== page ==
One little noticed side result of the recent Paris Conference was the launch of the Global Geothermal Alliance. The goal of the group is to promulgate a six fold increase in geothermal electricity production by 2030 along with a tripling of geothermal derived heating. The group says that although geothermal power today provides around 12 gigawatts of electricity annually with production growing at 3-4 percent per year, this is a fraction of the potential total productive capacity.
Of 90 countries where geothermal power is feasible, only 24 currently use it, and less than 15 percent of the potential 100 gigawatt geothermal capacity is generated. Geothermal generating countries are all over the world and represent a variety of economic development statuses. From Kenya to Iceland and Japan to the U.S., geothermal energy is feasible in many countries. Yet for all of the optimism and good intentions of the group, the most important thing to remember about geothermal energy is that in most countries it is just not that important.
Take the U.S. for instance. As one of the world’s leading economic superpowers, one might expect that clean geothermal energy would be well developed here. While the U.S. does have 3,086 MW of installed capacity as of 2010, that’s still less than 1 percent of the country’s electrical output needs. Yet another prolific producer, the Philippines gets 27 percent of its power from geothermal sources. But this only represents 1,904 MW of installed capacity. As a relatively under-developed nation, the Philippines simply does not use that much electricity in the first place. Related: $30 Oil Will Accelerate Much Needed Rebound
For comparison’s sake, consider the Philippine’s neighbor Indonesia. Thanks to its unique island geography, Indonesia has forty percent of the world’s potential geothermal energy beneath its borders. This represents a whopping 28,000 MW of potential energy, and Indonesia is working on dozens of new geothermal plants. Yet the power source still represents less than 10 percent of Indonesia’s total power consumption.
This same pattern holds around the world. Large countries may produce a lot of geothermal power, but it’s only a small part of their generating capacity needs. Some small countries produce larger percentages of their needed electricity from geothermal power - Iceland is a world leader in this area for instance - but in the context of the global economy, these countries are…well, small. Related: The Oil Company Where All Employees Still Get Six-Figure Bonuses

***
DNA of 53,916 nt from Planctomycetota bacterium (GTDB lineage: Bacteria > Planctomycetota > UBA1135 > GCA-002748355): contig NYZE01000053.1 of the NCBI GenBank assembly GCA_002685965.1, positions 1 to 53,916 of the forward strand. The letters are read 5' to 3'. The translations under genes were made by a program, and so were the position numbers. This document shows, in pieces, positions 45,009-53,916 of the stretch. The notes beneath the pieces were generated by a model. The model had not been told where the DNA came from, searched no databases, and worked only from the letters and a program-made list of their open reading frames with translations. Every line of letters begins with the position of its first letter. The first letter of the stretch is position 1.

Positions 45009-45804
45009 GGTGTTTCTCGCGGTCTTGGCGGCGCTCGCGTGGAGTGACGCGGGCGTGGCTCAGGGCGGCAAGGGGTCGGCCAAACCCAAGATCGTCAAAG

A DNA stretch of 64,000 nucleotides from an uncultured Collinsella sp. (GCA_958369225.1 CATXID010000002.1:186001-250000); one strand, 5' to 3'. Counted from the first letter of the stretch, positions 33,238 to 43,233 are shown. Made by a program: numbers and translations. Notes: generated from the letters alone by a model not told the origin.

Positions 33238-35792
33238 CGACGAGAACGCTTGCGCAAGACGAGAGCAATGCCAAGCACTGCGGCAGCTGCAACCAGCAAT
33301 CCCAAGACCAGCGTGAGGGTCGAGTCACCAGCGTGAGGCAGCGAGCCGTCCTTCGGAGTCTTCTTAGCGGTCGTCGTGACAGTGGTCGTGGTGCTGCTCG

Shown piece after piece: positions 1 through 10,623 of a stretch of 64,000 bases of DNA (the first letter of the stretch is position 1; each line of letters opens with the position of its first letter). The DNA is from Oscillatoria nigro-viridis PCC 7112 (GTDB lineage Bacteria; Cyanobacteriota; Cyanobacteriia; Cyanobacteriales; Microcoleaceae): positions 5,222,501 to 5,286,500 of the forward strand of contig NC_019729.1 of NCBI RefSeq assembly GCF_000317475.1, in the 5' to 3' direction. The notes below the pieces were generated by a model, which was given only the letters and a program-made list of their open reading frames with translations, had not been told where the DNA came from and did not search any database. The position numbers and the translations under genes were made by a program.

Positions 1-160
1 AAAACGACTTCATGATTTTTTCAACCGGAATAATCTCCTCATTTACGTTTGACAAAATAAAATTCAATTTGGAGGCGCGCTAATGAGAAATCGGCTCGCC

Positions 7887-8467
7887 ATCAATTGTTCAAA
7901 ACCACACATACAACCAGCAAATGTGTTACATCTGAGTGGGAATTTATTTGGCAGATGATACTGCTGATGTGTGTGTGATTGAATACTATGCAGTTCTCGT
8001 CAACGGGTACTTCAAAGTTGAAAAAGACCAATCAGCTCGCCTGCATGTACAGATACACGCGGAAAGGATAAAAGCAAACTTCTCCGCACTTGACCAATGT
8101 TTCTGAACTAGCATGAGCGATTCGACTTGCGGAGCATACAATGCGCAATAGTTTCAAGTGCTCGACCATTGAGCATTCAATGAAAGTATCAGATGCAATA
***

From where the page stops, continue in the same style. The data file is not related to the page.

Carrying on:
To get a sense for how tiny a fraction of the world’s power comes from geothermal energy, consider that in 2014, the world produced a little more than 24,000 TWh of electricity. 207 TWH of that 24,000 came from geothermal energy. Thus even if the Global Geothermal alliance meets their goal of increasing geothermal production by six fold, geothermal power will likely still be less than 5 percent of overall power consumption (given the likely corresponding increase in actual power consumption).
Does all of this mean that geothermal power is not a good business investment, or even that the new geothermal initiative is not worthy of note? The answer to both of these questions is a resounding no. It is true that geothermal energy generation is never going to be a major industry the way the oil industry is or even the way the solar industry is. But geothermal energy can still be a very good business in certain areas and it can certainly still be very lucrative for investors. Related: LNG Glut Worse Than Oil
Just as important, a commitment by the world to geothermal energy illustrates the all-important willingness to look at every form of power generation big and small for the future. Some power sources simply make more sense in some areas than others. Geothermal energy makes a lot of sense in Indonesia and Iceland, but less sense in, say, Arizona. Conversely solar power makes sense in Arizona, but not in Iceland. Thus the hallmark of success in green energy is not a dogmatic belief in a certain source of energy production, but rather the willingness to work with whatever energy production source makes the most sense in a given region. And geothermal energy should certainly be a piece of that puzzle.
By Michael McDonald of Oilprice.com
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